Robert Bly was born in western Minnesota in 1926 to parents
of Norwegian stock. He enlisted in the Navy in 1944 and
spent two years there. After one year at St. Olaf College
in Minnesota, he transferred to Harvard and thereby joined
the famous group of writers who were undergraduates at that
time, which included Donald Hall, Adrienne Rich, Kenneth
Koch, John Ashbery, Harold Brodky, George Plimpton, and
John Hawkes. He graduated in 1950 and spent the next few
years in New York living, as they say, hand to mouth.
in 1954, he took two years at the University of Iowa at
the Writers Workshop along with W. D. Snodgrass, Donald
Justice, and others. In 1956 he received a Fulbright grant
to travel to Norway and translate Norwegian poetry into
English. While there he found not only his relatives but
the work of a number of major poets whose force was not
present in the United States, among them Pablo Neruda, Cesar
Vallejo, Gunnar Ekelof, Georg Trakl and Harry Martinson.
He determined then to start a literary magazine for poetry
translation in the United States and so begin The Fifties
and The Sixties and The Seventies, which introduced many
of these poets to the writers of his generation, and published
as well essays on American poets and insults to those deserving.
During this time he lived on a farm in Minnesota with his
wife and children.
1966 he co-founded American Writers Against the Vietnam
War and led much of the opposition among writers to that
war. When he won the National Book Award for The Light Around
the Body, he contributed the prize money to the Resistance.
During the 70s he published eleven books of poetry, essays,
and translations, celebrating the power of myth, Indian
ecstatic poetry, meditation, and storytelling. During the
80s he published Loving a Woman in Two Worlds, The Wingéd
Life: Selected Poems and Prose of Thoreau,The Man in the
Black Coat Turns, and A Little Book on the Human Shadow.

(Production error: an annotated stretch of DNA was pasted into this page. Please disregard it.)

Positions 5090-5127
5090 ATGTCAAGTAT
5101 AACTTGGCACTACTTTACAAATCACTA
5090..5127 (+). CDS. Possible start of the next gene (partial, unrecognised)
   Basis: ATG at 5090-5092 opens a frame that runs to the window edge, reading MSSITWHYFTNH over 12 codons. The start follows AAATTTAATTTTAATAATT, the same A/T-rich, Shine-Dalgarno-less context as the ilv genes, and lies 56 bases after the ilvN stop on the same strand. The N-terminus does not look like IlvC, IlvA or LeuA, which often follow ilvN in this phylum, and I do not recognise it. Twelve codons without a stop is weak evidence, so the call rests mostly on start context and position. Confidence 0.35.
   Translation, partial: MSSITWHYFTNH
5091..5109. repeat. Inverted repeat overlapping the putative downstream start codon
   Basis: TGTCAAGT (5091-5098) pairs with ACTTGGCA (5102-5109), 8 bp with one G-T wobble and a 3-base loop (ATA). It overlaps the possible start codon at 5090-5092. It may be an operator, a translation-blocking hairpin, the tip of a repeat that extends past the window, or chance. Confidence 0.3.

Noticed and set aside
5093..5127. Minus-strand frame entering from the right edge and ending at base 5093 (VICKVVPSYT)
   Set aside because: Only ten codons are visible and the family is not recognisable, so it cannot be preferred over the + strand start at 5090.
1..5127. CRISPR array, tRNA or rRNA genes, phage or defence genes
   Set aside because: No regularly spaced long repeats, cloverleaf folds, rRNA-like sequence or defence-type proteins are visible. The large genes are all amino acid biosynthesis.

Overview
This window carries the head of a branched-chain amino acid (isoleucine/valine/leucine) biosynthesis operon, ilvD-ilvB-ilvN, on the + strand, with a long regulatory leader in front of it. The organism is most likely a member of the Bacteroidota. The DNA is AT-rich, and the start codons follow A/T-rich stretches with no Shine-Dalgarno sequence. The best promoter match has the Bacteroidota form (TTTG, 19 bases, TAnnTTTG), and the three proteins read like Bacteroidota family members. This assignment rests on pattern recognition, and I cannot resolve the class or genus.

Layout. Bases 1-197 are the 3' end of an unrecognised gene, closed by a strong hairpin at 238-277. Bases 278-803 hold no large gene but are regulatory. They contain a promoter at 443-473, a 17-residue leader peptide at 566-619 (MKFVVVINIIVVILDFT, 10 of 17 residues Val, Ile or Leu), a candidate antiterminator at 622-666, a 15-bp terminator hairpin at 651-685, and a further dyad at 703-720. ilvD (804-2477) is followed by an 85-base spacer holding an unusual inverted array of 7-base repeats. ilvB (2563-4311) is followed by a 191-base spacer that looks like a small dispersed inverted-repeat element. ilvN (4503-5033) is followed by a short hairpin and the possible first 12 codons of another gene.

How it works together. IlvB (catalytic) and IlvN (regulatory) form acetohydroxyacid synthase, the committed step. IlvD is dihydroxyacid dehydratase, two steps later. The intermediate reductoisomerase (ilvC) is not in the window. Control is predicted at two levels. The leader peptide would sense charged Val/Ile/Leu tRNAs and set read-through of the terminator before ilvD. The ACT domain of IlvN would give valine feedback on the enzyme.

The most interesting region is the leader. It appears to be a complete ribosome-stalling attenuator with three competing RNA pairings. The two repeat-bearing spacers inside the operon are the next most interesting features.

John: A Book About Men is an international bestseller
which has been translated into many languages. He frequently
does workshops for men with James Hillman and others, and
workshops for men and women with Marion Woodman. He and
his wife Ruth, along with the storyteller Gioia Timpanelli,
frequently conduct seminars on European fairy tales. In
the early 90s, with James Hillman and Michael Meade, he
edited The Rag and Bone Shop of the Heart, an anthology
of poems from the men's work. Since then he has edited The
Darkness Around Us Is Deep: Selected Poems of William Stafford,
and The Soul Is Here for Its Own Joy, a collection of sacred
poetry from many cultures.
books of poetry include What Have I Ever Lost by Dying?
Collected Prose Poems and Meditations on the Insatiable
Soul, both published by Harper Collins. His second large
prose book, The Sibling Society, published by Addison-Wesley
in hardcover and Vintage in paperback, is the subject of
nation-wide discussion. His collection, Morning Poems (Harper
Collins), named for William Staffords practice of
writing a poem each morning, revisits the western Minnesota
farm country of Blys boyhood with marvelous wit and
warmth. He has recently published The Maiden King: The Reunion
of Masculine and Feminine (Henry Holt) in collaboration
with Marion Woodman. His new selected poems, Eating the
Honey of Words, has recently appeared from Harper Flamingo,
as well as his translations of Ghalib, The Lightning Should
Have Fallen on Ghalib (with Sunil Dutta) from Ecco Press.
He has also edited the prestigious Best American Poetry